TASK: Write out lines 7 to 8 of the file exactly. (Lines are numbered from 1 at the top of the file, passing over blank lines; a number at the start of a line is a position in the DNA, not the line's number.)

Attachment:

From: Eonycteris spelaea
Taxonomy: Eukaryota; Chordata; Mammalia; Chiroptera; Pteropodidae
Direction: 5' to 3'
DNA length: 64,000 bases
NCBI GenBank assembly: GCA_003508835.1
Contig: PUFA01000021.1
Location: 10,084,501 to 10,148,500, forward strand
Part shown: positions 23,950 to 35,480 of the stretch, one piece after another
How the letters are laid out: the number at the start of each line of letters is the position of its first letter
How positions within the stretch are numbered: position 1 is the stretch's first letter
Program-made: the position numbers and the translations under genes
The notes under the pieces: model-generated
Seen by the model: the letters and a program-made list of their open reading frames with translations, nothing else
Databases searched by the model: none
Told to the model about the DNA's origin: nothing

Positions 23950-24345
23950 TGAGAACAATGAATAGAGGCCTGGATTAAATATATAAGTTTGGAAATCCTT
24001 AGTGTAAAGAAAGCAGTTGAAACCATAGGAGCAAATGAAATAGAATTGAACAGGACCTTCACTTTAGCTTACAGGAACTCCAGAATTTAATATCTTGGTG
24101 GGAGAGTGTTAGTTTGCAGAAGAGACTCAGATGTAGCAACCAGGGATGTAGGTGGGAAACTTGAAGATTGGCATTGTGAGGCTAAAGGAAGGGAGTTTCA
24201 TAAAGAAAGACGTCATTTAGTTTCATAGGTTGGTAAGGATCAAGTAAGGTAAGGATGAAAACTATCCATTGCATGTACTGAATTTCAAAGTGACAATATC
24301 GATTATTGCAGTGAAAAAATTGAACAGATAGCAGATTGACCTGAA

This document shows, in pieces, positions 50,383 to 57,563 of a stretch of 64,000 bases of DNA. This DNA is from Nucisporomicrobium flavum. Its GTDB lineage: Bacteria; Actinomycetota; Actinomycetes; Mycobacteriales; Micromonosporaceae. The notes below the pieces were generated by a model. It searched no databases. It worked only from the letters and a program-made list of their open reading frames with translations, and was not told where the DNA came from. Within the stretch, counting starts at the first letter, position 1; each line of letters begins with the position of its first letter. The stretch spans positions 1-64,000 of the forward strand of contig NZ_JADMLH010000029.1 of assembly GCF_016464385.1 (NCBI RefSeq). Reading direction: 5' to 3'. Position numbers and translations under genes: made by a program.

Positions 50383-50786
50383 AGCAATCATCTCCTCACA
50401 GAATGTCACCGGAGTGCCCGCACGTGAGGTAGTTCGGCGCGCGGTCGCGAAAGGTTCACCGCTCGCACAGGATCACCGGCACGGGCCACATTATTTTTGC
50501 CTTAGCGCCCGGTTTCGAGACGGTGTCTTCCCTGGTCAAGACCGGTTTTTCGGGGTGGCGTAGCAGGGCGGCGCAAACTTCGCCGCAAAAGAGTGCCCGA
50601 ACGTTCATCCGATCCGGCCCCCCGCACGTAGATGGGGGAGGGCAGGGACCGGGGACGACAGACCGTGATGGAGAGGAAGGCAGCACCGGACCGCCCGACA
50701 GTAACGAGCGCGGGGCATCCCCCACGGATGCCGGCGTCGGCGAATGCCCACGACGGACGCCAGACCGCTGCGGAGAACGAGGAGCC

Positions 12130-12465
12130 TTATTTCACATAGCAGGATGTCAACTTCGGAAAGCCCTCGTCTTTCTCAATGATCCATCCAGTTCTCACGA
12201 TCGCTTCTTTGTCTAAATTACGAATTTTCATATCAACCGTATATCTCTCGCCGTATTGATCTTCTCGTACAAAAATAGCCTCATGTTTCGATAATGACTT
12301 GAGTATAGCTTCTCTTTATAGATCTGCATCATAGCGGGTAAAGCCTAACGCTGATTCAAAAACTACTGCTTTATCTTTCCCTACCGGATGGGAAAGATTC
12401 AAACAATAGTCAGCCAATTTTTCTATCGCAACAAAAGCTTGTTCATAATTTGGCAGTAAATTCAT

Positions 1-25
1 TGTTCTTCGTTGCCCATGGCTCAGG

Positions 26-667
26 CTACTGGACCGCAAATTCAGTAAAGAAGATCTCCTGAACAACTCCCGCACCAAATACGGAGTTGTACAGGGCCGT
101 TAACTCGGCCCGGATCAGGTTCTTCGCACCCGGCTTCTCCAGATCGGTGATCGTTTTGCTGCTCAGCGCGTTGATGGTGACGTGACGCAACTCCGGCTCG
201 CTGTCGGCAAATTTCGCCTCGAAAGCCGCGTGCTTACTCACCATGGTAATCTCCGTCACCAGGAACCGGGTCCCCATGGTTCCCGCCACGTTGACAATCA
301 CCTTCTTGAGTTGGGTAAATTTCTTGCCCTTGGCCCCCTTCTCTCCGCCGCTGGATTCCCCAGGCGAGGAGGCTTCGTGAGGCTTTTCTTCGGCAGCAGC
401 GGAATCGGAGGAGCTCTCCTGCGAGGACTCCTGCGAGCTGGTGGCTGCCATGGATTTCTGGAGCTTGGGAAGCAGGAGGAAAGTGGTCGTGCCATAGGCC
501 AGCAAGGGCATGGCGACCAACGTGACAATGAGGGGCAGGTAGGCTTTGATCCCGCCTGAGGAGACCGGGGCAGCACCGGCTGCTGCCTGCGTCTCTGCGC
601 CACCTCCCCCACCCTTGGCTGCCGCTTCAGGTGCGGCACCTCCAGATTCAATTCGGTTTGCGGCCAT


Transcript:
Location: 10,084,501 to 10,148,500, forward strand
Part shown: positions 23,950 to 35,480 of the stretch, one piece after another